Iran Blames Saudi Arabia for Islamic State Parliament, Ayatollah Shrine Rampage

Members of the Iranian Revolutionary Guard secure the area outside the Iranian parliament during an attack on the complex in the capital Tehran on June 7, 2017. Gunmen and suicide bombers carried out coordinated attacks on Iran's parliament and the tomb of revolutionary founder Ruhollah Khomeini on June 7, 2017, …

The Iranian Revolutionary Guard Corps (IRGC) have accused Saudi Arabia of organizing an Islamic State attack on Iran’s Parliament and the shrine of the leader of the Iranian revolution, Ayatollah Ruhollah Khomeini. The Islamic State have officially taken responsibility for the attack.

At press time, Reuters reports that the IRGC say Saudi officials coordinated the attack, which left at least 12 dead and 42 wounded.

The Agence-France Presse reports that the IRGC claim America is also “involved” in the attack in some way:

“Let there be no doubt that we will take revenge for today’s attacks in Tehran, on terrorists, their affiliates, and their supporters,” Brigadier General Hossein Salami, the deputy commander of the IRGC, said in a statement, according to Russian propaganda outlet RT.

Iranian state media responded to the attack by publishing articles quoting Saudi officials’ recent statements against Iran, implying that, at the very least, Saudi Arabia inspired the Sunni Islamic State terrorists to attack the centers of power in Shiite-majority Iran. An estimated eight percent of Iran is Sunni Muslim, compared to 89 percent Shiite.

“Saudi Arabia’s deputy crown prince Mohammed bin Salman in challenging remarks made a few weeks ago warned that his country would take the battle to Iranian soil,” the state-run Fars News Agency recalled Wednesday morning. Bin Salman had reported noted in May that the Iranian government perceived Riyadh as a “primary target” for state-sponsored terrorism, and said: “We won’t wait for the battle to be in Saudi Arabia. Instead, we’ll work so that the battle is for them in Iran.”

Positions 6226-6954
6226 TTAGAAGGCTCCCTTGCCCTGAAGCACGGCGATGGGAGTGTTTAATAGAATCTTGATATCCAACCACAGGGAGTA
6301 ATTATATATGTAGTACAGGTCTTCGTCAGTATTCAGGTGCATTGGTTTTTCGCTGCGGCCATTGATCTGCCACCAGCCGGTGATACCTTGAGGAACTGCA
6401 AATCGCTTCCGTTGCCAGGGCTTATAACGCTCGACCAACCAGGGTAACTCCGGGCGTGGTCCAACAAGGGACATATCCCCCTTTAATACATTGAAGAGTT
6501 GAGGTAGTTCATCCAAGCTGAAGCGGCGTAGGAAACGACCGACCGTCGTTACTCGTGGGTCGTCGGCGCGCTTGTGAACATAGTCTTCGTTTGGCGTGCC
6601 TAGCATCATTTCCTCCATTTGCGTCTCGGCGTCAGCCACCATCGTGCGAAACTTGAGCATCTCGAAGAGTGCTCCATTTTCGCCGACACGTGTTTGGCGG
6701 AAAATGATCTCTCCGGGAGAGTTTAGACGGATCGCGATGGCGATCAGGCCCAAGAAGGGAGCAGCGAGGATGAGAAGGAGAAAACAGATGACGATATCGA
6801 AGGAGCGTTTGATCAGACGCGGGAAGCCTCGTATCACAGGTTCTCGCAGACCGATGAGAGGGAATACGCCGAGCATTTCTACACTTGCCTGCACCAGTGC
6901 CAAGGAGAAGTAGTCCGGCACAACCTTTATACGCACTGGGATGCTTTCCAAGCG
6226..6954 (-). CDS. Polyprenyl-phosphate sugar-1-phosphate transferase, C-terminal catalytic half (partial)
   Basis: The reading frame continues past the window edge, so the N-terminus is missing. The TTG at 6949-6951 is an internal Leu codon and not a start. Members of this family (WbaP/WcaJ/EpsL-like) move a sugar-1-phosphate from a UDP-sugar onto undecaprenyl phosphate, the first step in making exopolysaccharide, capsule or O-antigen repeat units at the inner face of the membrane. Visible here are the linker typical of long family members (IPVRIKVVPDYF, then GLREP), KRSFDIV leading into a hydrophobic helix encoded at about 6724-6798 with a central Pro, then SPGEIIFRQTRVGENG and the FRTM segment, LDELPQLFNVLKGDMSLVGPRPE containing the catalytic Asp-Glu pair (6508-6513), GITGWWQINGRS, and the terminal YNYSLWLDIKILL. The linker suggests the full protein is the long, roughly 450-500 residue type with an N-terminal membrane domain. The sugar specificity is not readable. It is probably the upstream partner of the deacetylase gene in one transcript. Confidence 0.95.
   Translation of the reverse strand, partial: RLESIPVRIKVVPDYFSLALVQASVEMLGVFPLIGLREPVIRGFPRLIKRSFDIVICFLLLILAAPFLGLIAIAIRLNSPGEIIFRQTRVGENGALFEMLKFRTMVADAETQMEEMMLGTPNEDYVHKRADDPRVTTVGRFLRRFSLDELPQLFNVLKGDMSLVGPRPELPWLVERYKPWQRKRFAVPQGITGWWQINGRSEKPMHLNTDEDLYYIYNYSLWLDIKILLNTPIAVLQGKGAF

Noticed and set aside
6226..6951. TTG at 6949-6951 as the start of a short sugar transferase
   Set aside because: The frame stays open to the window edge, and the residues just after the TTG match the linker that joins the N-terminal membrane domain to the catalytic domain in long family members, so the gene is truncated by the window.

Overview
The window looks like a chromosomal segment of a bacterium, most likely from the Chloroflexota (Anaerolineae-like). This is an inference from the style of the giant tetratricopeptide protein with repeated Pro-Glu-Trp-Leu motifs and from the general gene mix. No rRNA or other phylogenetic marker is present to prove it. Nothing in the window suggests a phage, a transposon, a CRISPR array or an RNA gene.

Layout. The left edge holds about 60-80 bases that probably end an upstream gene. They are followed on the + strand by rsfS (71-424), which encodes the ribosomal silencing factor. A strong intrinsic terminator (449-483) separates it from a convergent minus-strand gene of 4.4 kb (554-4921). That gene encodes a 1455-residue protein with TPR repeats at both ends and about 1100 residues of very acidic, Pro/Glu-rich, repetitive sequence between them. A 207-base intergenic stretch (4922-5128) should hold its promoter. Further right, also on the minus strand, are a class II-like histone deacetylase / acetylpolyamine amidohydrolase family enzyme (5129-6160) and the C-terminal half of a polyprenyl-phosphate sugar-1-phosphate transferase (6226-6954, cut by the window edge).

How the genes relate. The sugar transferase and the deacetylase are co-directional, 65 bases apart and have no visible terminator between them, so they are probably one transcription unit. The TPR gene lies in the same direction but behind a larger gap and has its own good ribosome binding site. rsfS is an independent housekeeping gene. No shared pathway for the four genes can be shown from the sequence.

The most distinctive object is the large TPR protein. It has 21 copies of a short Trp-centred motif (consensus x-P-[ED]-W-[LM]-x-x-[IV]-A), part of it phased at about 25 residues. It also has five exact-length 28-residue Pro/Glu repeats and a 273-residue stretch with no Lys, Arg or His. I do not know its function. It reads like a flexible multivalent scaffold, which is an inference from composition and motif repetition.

Fars also quoted Saudi Foreign Minister Adel al-Jubeir in a separate article, who told officials in France that reported indicated Iran was harboring al-Qaeda terrorists. According to Fars, al-Jubeir “said Iran must be punished for what he claimed as interference in the region and support for terrorist organizations.” Al-Jubeir reportedly demanded Iran become a “normal state,” not a sponsor of terrorism, and abide by international law, in a report published hours before the Islamic State attack.

The articles do note cite similar remarks from Iranian officials. In May, for example, Iranian Defense Minister Hossein Dehghan warned that Tehran would “leave no area untouched” of Saudi Arabia “except Mecca and Medina,” the holy cities, if Iran felt threatened.

Iran’s Supreme Leader, Ayatollah Ali Khamenei, has repeatedly claimed the United States, Israel, and “the West” created the Islamic State to keep the Middle East destabilized. In recent remarks, he mocked the West for losing control of what he claimed was their own creation: “This is a fire that [Western powers] themselves ignited and now has backfired on them.”

A combination of armed attackers and suicide bombers targeted the two locations in the Iranian capital Wednesday, with Iranian officials identifying one of the suicide attackers as female. The gunmen, dressed as women and carryingKalashnikov rifles, executed a siege on the Parliament that lasted four hours before Iranian law enforcement announced that they had killed all assailants. The attack interrupted an active Parliament committee session.

Videos began surfacing on social media of the attack, indicating that the gunmen wore body cameras to ensure their attack was documented. In one of the videos, a man is heard repeating phrases popularized by late ISIS propagandist Abu Mohammad al-Adnani.

The attack is the latest in what is shaping up to be the bloodiest Ramadan in recent memory. Ramadan is the holy month of Islam, in which jihadists believe their acts of violence will reap them more rewards in Jannah, the afterlife.

Iran and Saudi Arabia are regional rivals, participating in a proxy war in Yemen and using diplomacy to rally allies against each other. The Islamic State has long targeted Iran and Shiite Muslims with no help from Saudi Arabia, however. The January 2016 edition of the ISIS magazine Dabiq carried the title “The Rafidah” – a derogatory term for Shiite Muslims meaning “rejectors” – in which ISIS “scholars” warned that Shiite Muslims would turn on the Sunni and join Jews and Christians in any future holy war, giving ISIS terrorists a license to kill them. The Shiites, it predicted, “will continue to wage war against the Muslims until the Rāfidah ultimately unite with the Jews.”
Islamic State propaganda has also begun surfacing with greater frequency in Persian, suggesting most organized attempts to radicalize Sunni Iranians into attacking within the country.
Follow Frances Martel on Facebook and Twitter.


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